Category Archives: Lucene

why create jSearch?

One of the comments posted to the blog entry introducing jSearch asked why I thought it needed to be created when a tool like nutch already exists. nutch is a massive undertaking, it’s aim is to create a spider and search engine capable of spidering, indexing and searching billions of web pages while also providing a close shave and making breakfast. nutch wants to be an open source version of google. I created jSearch to be a smaller version of google, indexing single websites or even subsections of a website; more like a departmental or corporate spider, indexing and searching system. If you download the application, you’ll see that jSearch provides some of the same functionality that google does: cached copies of web pages, an XML API (using REST intead of SOAP), logging and reporting of searches and content summarization. Sure, you could use the google web api to provide the same search on your own site, but then you’re limited to the number of searches that google allows per day (1000) with the API, you’re making calls over your WAN to retrieve search results and you have less control (ie: you couldn’t have google index your intranet unless you purchased their appliance).

The second reason I created jSearch was that it was and is an interesting problem to work on. I now have a unique appreciation for the problems that google (or any other company that has created a spider and search engine) has faced. Writing a spider is not a trivial task. Creating a 2 or 3 sentence summary of an HTML page (technically called ‘Text Summarization’) is a topic for master’s thesis. And putting a project like this together becomes a study of the various frameworks for search (Lucene), persistence (Hibernate), and web application development (Struts), which is software engineering.

And really, why not? I enjoyed it. It was interesting and I learned something along the way and I plan on using it.

Wanted: Extracting summary from HTML text

As part of a project I’m working on I need to extract content from an HTML page, in some sense creating a short 200 character summary of the document. Google does a fantastic job of extracting text and presenting a summary of the document in their search listings, I’m wondering how they do that. Here’s the process I’m using right now:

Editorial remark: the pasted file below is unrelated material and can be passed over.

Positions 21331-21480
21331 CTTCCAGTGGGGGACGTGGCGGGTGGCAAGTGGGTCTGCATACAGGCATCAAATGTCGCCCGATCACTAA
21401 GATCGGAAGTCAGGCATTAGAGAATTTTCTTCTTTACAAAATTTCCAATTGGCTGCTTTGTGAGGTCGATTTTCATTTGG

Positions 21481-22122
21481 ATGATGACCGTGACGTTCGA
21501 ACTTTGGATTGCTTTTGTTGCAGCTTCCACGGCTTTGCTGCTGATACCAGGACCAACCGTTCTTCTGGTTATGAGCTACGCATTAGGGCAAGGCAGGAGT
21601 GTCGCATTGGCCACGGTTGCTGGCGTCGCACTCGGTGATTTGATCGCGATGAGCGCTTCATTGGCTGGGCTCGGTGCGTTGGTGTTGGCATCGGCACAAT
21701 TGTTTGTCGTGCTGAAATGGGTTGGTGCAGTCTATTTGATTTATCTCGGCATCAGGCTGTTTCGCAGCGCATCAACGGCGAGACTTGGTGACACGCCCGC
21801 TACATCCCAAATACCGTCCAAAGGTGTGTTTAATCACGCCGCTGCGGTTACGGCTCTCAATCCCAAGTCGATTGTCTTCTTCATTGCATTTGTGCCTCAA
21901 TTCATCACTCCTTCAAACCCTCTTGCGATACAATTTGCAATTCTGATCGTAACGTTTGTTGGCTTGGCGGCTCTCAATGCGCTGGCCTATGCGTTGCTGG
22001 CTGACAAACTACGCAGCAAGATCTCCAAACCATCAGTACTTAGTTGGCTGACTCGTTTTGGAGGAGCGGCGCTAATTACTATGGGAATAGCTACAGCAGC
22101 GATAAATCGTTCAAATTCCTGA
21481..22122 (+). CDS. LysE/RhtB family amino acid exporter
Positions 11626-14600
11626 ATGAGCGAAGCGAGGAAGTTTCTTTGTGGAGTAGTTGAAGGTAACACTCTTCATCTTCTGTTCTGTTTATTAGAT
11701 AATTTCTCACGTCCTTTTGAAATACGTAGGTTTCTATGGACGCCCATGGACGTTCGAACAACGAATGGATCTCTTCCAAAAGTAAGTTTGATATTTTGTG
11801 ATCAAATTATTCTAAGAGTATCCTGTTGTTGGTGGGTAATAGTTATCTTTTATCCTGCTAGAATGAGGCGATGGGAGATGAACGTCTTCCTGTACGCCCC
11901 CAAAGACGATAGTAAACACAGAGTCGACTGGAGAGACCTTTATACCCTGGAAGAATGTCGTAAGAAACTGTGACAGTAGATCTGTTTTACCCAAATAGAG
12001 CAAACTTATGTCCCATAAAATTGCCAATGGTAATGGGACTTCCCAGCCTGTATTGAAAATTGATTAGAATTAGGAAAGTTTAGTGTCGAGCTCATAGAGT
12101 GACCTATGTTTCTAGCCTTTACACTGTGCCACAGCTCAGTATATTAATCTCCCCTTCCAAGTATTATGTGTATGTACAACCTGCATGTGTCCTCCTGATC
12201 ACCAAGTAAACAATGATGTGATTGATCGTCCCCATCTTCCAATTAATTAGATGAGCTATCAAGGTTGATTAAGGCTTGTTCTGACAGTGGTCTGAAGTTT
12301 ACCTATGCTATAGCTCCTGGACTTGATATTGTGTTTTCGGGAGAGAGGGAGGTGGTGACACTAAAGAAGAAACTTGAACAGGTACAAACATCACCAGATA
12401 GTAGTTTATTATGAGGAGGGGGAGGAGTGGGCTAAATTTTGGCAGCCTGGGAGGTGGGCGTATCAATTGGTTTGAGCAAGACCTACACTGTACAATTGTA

a) Remove all of the HTML comments from the page (ie: <!– –>) because JavaScript is sometimes inside comments, which sometimes includes > and or < which causes (d) to fail

b) Remove everything above the <body> tag, because there isn’t anything valuable there anyway.

c) Remove all the &lta href… > tags, because text links are usually navigation and are repeated across a site… they’re noise and I don’t want them. However, sometimes links are part of the summary of a document… removing a link in the first paragraph of a document can render the paragraph unreadable, or at least incomplete.

b) Remove all the HTML tags, the line breaks, the tabs, etc.. using a regular expression.

For the most part, the above 4 steps do the job, but in some cases not. I’ll go out on a ledge and say that most HTML documents contain text that is repeated throughout the site again and again (header text like Login Now! or footer text like copyright 2004, etc…). My problem is that I want to somehow locate the snippets that are repeated and not include them in the summaries I create… For example, on google do this search and then check out the second result:

Fenway Park. … Fenway Park opened on April 20, 1912, the same day as Detroit’s Tiger Stadium and before any of the other existing big league parks. …

That text is way about 1/4 of the way down in the document. How do they extract that?

Parameters: a) I don’t know anything about the documents that I’m analyzing, they could be valid XHTML or garbled HTML from 1996, b) it doesn’t have to be extremely fast, c) I’m using Java (if that matters) , d) I’ve tried using the org.apache.lucene.demo.html.HTMLParser class, which has a method getSummary(), but it doesn’t work for me (nothing is ever returned)

Any and all ideas would be appreciated!

Indexing Database Content with Lucene & ColdFusion

Terry emailed me a couple days ago wondering how he could use ColdFusion and Lucene to index and then search a database table. Since we’re completely socked in here in Boston, I had nothing better to do today that hack together a quick snippet that does just that:

<cfset an = CreateObject("java", "org.apache.lucene.analysis.StopAnalyzer")>
<cfset an.init()>
<cfset writer = CreateObject("java", "org.apache.lucene.index.IndexWriter")>
<cfset writer.init("C:\mysite\index\", an, "true")>
<cfquery name="contentIndex" datasource="sample">
select label, description, id
FROM product
<cfloop query="contentIndex">
  <cfset d = CreateObject("java", "org.apache.lucene.document.Document")>